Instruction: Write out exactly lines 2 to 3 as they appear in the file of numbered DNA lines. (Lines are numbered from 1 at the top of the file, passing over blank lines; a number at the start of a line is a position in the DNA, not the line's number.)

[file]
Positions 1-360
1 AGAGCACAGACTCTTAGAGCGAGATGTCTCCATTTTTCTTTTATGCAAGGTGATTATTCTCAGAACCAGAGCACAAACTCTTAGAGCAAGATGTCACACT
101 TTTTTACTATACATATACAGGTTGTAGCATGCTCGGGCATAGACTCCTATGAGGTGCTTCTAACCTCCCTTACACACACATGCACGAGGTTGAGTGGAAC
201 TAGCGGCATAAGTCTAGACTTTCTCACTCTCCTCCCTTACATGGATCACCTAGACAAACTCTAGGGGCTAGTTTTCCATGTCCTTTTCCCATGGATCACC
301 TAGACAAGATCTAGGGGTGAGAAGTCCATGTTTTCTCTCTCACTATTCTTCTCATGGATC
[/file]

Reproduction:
1 AGAGCACAGACTCTTAGAGCGAGATGTCTCCATTTTTCTTTTATGCAAGGTGATTATTCTCAGAACCAGAGCACAAACTCTTAGAGCAAGATGTCACACT
101 TTTTTACTATACATATACAGGTTGTAGCATGCTCGGGCATAGACTCCTATGAGGTGCTTCTAACCTCCCTTACACACACATGCACGAGGTTGAGTGGAAC